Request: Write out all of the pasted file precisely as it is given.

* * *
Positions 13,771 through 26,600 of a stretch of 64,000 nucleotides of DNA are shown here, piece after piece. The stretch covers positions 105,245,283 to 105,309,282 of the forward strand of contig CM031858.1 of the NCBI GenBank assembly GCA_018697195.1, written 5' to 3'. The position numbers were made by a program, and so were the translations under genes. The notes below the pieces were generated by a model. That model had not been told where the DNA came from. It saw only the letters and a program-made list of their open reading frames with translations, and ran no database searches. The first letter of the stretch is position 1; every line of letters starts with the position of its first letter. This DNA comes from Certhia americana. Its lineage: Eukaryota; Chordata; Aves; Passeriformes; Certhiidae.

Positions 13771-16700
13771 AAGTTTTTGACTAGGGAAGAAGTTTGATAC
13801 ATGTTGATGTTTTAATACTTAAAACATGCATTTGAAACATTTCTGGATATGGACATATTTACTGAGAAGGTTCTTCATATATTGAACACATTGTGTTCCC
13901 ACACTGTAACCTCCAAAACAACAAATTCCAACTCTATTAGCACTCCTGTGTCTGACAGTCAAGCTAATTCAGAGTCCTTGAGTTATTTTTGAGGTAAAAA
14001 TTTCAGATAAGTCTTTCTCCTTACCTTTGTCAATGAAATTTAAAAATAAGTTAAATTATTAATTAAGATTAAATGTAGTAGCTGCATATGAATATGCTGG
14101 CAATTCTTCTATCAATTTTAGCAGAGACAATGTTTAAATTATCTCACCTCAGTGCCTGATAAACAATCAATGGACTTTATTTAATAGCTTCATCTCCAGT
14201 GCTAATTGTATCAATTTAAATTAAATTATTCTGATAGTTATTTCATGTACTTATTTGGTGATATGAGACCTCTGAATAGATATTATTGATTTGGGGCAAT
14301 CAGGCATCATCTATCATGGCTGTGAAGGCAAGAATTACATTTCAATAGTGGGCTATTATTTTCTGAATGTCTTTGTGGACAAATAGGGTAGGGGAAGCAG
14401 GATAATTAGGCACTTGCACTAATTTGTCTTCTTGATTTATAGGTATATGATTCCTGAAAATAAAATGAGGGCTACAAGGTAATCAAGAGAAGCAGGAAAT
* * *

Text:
Positions 13,771 through 26,600 of a stretch of 64,000 nucleotides of DNA are shown here, piece after piece. The stretch covers positions 105,245,283 to 105,309,282 of the forward strand of contig CM031858.1 of the NCBI GenBank assembly GCA_018697195.1, written 5' to 3'. The position numbers were made by a program, and so were the translations under genes. The notes below the pieces were generated by a model. That model had not been told where the DNA came from. It saw only the letters and a program-made list of their open reading frames with translations, and ran no database searches. The first letter of the stretch is position 1; every line of letters starts with the position of its first letter. This DNA comes from Certhia americana. Its lineage: Eukaryota; Chordata; Aves; Passeriformes; Certhiidae.

Positions 13771-16700
13771 AAGTTTTTGACTAGGGAAGAAGTTTGATAC
13801 ATGTTGATGTTTTAATACTTAAAACATGCATTTGAAACATTTCTGGATATGGACATATTTACTGAGAAGGTTCTTCATATATTGAACACATTGTGTTCCC
13901 ACACTGTAACCTCCAAAACAACAAATTCCAACTCTATTAGCACTCCTGTGTCTGACAGTCAAGCTAATTCAGAGTCCTTGAGTTATTTTTGAGGTAAAAA
14001 TTTCAGATAAGTCTTTCTCCTTACCTTTGTCAATGAAATTTAAAAATAAGTTAAATTATTAATTAAGATTAAATGTAGTAGCTGCATATGAATATGCTGG
14101 CAATTCTTCTATCAATTTTAGCAGAGACAATGTTTAAATTATCTCACCTCAGTGCCTGATAAACAATCAATGGACTTTATTTAATAGCTTCATCTCCAGT
14201 GCTAATTGTATCAATTTAAATTAAATTATTCTGATAGTTATTTCATGTACTTATTTGGTGATATGAGACCTCTGAATAGATATTATTGATTTGGGGCAAT
14301 CAGGCATCATCTATCATGGCTGTGAAGGCAAGAATTACATTTCAATAGTGGGCTATTATTTTCTGAATGTCTTTGTGGACAAATAGGGTAGGGGAAGCAG
14401 GATAATTAGGCACTTGCACTAATTTGTCTTCTTGATTTATAGGTATATGATTCCTGAAAATAAAATGAGGGCTACAAGGTAATCAAGAGAAGCAGGAAAT